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How to Get Repairs By Suing Your Landlord #1

On Behalf of | Jan 11, 2012 | Real Estate Law, Tenants' Rights |

Housing Part or “HP” actions are great tools for tenants, shareholders and, in some cases, even condo unit owners, to obtain needed repairs in their apartments. This blog is a general introduction to this effective tool. In future blogs, I will address HP actions from the various perspectives of tenants, tenants associations, shareholders and condo unit owners.)

HP actions are relatively inexpensive and get the parties into court much faster than conventional litigation does. While you do now have to retain an attorney to bring an HP action, you may need one if expert witnesses testify on your behalf or if your case is complicated. Whether you retain an attorney or not, be assured that once the relevant parties are forced into a courtroom, repairs often get done!

To begin, you simply go to the window of the Landlord/Tenant division of the Civil Court clerk’s office where your apartment is located and ask for HP forms. Although not all cases require an inspection (where, for example, you have other ample proof of a condition) in most cases you will fill out a form listing the conditions so that an inspector from the Department of Housing Preservation and Development (DHPD) will inspect the premises. The inspector will issue a violation if found, which will be categorized as immediately hazardous, hazardous or non hazardous. The category of violation includes a deadline by which the owner must make the repair. If the inspector finds there is no violation, he or she will report “NVR”-no violation reported.

The landlord/building/management/board is served with the HP forms by mail as the HP clerk directs. Sending these papers will officially put the landlord on notice that you filed a complaint. Do not be surprised if the landlord suddenly tries to fix the problem before the inspector arrives to avoid a violation being issued. You should always let your landlord make repairs.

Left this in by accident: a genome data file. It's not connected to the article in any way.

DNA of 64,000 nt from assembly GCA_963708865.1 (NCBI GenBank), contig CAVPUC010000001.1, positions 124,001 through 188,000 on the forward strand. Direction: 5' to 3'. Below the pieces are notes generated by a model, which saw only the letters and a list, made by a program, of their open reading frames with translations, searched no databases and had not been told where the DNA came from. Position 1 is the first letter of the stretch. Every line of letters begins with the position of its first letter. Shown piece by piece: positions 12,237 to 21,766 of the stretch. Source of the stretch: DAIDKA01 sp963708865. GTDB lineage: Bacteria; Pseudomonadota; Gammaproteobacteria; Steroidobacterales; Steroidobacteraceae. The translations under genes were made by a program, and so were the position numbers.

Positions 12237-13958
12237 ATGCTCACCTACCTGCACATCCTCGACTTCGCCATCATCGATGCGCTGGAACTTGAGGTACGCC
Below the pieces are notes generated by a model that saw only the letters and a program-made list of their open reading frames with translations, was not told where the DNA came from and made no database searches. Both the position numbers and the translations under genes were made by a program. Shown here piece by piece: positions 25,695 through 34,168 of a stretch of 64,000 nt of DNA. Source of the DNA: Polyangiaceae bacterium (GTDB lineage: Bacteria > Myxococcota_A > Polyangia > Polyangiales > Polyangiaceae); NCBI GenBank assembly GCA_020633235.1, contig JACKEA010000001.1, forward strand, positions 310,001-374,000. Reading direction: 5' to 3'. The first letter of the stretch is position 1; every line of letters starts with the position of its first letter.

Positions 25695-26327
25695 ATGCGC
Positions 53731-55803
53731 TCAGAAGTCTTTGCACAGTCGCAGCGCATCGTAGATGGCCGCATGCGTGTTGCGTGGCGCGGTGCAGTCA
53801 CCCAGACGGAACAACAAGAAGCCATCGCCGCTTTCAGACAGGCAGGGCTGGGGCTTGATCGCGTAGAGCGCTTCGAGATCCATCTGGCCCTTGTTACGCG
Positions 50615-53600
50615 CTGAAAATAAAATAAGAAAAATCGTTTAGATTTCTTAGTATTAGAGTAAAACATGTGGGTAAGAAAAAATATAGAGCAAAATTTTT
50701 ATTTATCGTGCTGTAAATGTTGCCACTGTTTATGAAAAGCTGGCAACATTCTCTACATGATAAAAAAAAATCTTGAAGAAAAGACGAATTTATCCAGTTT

Next, the parties go to court. The parties are you and the landlord. DHPD is also a party to an HP case because DHPD is the city agency in charge of overseeing the repair of housing code violations to preserve the housing stock in New York City.

When you go to court, the clerk will give you the results of the inspection and generally, the landlord will consent to fix outstanding housing code violations within the legal time frame dictated by law: 24 hours for immediately hazardous “C” violations, 30 days for hazardous “B” violations and 90 days for non hazardous “A” violations.

Landlords will often ask for more time to make repairs so often these time frames are extended, however, those extensions are memorialized in a court order. If the landlord fails to comply with the stipulation you can return to court to seek contempt of the court order. An order finding contempt of court could result in civil and criminal penalties, even jail for the landlord. Landlords rarely get thrown in jail for failure to make repairs, but they do get fined for non compliance. Those fines go to the City, not the tenants.

From start to finish, an HP action can get you results within months– a much shorter time frame than most litigation-which is appropriate considering the urgency of needed repairs.

In my next blog on HP actions, I will discuss some of the issues rent regulated tenants face in coop buildings to obtain repairs and by using the HP action effectively. Do tenants in coops report problems to the superintendent? To the owner of the shares for the apartment? To the Board of the coop? Details to follow!

Elizabeth Donoghue

FindLaw Network
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